The investigation. The “Implant Files” is a global investigation carried out by reporters in 36 countries under the lead of the International Consortium of Investigative Journalists (https://www.icij.org/investigations/implant-files/). The project, which attracted significant worldwide attention over the last few weeks as articles and reports were published, purported to show how the medical device industry failed to place on the market safe products and ultimately harmed a significant number patients.
Regrettably the way the investigation has been reported by several media outlets and the conspiracy theories underlying certain articles leave the readers without a clear understanding of the issues on the table and the policies behind the current regulatory framework.
The approval process. For instance, while the investigation was conducted globally, many articles published by European consortium members focused their attention on the lack of a centralized authorization procedure for the marketing of medical devices in the EU and argued that a loose regulatory framework enabled manufacturers to sell unsafe devices on the European market.
The absence of a centralized marketing authorization procedure for medical devices in Europe is depicted as a failure of European lawmakers, influenced by the medical device lobby. However, none of the articles reporting on the investigation provides readers – who may not be familiar with the authorization process – a clear and complete picture of the rationale and public healthcare policies behind the current regulatory framework. Most notably, the Implant Files investigation fails to explain the benefits for patients of a faster launch of innovative devices on the market. Neither they show any meaningful and documented difference in terms of patient safety between the EU and the US, where a centralized authorization procedure administered by the FDA is in force. The fact that the investigation concerns the US as much as the rest of the world is probably a good indication that the type of approval procedure does not per se guarantee patients’ safety and an effective healthcare system.
The new regulation. As to the timing of the investigation, it comes at a moment of transition when the new EU medical device regulation has already been enacted but has not yet begun to unfold its innovative potential in the industry. Yet, the Implant Files investigation seems to assume that the new regulation will have no impact on the industry and the approval/vigilance system as a whole. The investigation does not really delve into the changes and improvements brought by the new regulation, which has in fact already addressed many of the issues raised by the Implant Files. Among such innovations, new and improved vigilance measures and an increased accountability for notified bodies should be certainly taken into consideration.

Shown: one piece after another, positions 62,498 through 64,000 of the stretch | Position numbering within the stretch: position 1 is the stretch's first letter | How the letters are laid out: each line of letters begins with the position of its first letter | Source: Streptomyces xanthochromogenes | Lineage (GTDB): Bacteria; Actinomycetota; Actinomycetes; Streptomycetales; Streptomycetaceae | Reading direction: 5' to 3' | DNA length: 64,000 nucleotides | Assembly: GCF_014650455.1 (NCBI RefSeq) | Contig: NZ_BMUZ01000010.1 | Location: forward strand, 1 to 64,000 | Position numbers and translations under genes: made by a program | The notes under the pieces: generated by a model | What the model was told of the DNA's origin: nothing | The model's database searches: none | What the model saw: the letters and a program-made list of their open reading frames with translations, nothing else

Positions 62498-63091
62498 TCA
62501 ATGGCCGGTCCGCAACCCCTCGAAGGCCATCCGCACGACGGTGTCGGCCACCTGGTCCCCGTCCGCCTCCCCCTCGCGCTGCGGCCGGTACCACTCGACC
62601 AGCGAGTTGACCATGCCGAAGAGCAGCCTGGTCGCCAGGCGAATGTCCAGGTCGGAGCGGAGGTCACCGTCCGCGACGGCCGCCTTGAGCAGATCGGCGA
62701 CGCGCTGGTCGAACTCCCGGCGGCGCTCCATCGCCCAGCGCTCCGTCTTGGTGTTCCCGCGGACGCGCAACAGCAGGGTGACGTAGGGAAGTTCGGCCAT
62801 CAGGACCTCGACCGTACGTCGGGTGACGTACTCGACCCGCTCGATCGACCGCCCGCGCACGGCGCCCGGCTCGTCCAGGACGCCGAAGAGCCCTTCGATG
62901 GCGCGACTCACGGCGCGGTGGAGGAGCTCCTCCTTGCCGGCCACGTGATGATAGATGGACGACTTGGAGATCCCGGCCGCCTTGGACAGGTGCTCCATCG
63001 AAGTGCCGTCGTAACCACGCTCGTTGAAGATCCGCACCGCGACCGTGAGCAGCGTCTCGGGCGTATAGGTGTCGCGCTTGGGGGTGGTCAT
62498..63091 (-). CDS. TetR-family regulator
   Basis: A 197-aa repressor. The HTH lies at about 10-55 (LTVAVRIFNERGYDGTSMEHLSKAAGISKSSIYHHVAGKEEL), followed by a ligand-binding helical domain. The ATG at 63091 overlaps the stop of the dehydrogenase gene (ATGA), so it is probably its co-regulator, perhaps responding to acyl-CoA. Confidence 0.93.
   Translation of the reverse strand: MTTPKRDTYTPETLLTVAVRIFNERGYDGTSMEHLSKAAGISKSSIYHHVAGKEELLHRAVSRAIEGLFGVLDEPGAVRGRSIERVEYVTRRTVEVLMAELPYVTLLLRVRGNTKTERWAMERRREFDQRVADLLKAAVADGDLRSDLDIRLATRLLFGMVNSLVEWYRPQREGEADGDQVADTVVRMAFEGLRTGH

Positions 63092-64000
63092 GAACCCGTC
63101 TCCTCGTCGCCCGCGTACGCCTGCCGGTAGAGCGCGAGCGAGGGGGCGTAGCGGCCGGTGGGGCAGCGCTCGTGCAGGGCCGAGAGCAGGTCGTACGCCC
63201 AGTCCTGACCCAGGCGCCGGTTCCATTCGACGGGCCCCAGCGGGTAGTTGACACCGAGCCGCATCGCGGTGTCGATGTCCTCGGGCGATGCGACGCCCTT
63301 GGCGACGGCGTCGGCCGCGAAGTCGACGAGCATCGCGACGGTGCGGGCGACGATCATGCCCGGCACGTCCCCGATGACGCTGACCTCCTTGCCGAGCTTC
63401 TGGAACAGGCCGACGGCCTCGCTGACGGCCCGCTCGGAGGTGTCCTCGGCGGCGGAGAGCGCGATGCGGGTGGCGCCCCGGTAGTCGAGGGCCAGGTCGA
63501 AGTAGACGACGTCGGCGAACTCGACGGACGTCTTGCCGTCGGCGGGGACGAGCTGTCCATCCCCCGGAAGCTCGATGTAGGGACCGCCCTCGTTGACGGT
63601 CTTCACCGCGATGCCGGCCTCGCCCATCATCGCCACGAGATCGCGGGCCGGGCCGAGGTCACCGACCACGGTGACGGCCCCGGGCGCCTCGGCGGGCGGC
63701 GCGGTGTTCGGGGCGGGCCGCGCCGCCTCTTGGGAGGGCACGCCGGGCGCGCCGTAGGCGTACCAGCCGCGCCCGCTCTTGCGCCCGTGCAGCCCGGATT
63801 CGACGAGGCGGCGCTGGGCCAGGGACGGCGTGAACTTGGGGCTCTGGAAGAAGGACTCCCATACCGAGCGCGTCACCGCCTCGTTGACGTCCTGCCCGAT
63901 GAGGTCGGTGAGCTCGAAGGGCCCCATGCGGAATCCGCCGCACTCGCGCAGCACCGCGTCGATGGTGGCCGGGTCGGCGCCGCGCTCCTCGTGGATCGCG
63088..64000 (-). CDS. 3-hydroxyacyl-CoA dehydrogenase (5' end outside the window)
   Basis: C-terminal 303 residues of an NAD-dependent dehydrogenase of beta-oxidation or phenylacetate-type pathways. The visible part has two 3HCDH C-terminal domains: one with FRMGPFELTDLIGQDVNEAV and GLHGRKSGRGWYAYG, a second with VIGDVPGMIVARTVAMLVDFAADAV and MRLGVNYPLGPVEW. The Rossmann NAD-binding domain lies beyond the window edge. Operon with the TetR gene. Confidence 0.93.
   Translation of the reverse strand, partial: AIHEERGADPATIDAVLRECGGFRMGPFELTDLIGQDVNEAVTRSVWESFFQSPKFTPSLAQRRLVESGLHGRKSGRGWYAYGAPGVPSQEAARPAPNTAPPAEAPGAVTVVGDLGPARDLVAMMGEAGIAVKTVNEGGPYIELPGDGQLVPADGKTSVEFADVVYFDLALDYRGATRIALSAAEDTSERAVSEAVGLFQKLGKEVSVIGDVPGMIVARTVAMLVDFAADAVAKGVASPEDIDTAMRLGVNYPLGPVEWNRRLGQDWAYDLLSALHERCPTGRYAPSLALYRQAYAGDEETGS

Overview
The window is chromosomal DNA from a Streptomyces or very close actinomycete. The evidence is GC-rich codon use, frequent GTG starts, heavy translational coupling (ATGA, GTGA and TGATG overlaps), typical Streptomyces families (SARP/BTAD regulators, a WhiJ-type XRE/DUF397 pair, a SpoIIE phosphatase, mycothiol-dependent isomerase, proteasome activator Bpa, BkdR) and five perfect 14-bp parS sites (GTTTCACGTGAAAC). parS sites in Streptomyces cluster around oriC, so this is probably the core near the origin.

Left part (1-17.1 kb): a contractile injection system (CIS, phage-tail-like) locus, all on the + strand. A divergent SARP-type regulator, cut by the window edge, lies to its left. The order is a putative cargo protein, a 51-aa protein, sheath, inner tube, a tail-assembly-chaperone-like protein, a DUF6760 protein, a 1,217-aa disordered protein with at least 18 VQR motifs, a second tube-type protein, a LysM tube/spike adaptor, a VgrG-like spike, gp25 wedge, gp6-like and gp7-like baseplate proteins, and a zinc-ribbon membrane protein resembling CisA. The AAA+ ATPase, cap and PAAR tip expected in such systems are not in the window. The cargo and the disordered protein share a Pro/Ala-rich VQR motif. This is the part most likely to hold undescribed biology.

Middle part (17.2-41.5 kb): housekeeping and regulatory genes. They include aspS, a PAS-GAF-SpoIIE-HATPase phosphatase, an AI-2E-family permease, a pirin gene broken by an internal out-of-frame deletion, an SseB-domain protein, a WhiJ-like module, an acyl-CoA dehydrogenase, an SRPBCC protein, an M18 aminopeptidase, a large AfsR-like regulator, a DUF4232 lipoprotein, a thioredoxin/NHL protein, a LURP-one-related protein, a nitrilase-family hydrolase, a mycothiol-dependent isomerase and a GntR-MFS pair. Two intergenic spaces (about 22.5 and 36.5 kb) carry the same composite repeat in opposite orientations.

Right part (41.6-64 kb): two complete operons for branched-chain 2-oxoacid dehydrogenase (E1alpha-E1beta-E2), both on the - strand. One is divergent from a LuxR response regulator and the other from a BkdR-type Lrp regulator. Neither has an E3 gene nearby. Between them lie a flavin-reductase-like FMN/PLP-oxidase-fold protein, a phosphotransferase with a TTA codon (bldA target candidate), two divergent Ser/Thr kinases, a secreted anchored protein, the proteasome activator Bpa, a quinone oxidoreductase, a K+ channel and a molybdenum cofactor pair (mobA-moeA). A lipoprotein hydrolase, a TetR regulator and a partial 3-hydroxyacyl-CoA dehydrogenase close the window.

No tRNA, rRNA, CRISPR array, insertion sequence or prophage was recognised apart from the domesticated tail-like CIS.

Further, the investigation neglects the public discussions and exchanges that occurred throughout the EU (and the world) in the years that preceded the enactment of the new regulation, when the truth is that its provisions have been at the center of the public healthcare discourse for years, have been debated among experts, stakeholders and lawmakers in full transparency, have been reported by newspapers and specialized media. The alleged “scoop” seems a few years late.
The current vigilance system. Lastly, one of the major flaws of many articles reporting on the investigation is that they give readers the idea that no meaningful vigilance system exists today. This is of course not correct. Italy, for instance, has a long-standing nation-wide register of approved medical devices marketed in its territory kept by the Ministry of Health. The same Ministry transparently shows on its website all safety notices and field actions carried out in Italy. The tool is easily searchable and can be found on the very first page of the medical device directorate’s site.
Not only the Implant Files investigation failed to accurately report the existing vigilance and transparency measures, but created their own medical device database, allegedly aimed at providing the public with full access to data submitted by patients and reporters.
Does the Implant Files investigation really benefit patients? At the moment one cannot but wonder if this project really does provide patients with complete, accurate and independent information that can be useful for their health and wellbeing.
Is a public database, entirely managed by a private consortium, really empowering patients? How the database is managed, how the uploaded information is vetted and updated, for which purposes the uploaded information can be used by patients? Shouldn’t we work on improving a public, transparent system, managed by officers and professionals who have the scientific and regulatory expertise that is needed to address all issues involved, rather than building on a new, uncontrolled and unaccountable tool that could potentially distort patients’ behavior? The media would do a better service to the public opinion by giving a balanced, informative and articulate picture of the facts, rather than spreading sensationalistic news that would make anyone with an implanted device panic (and click on the article!).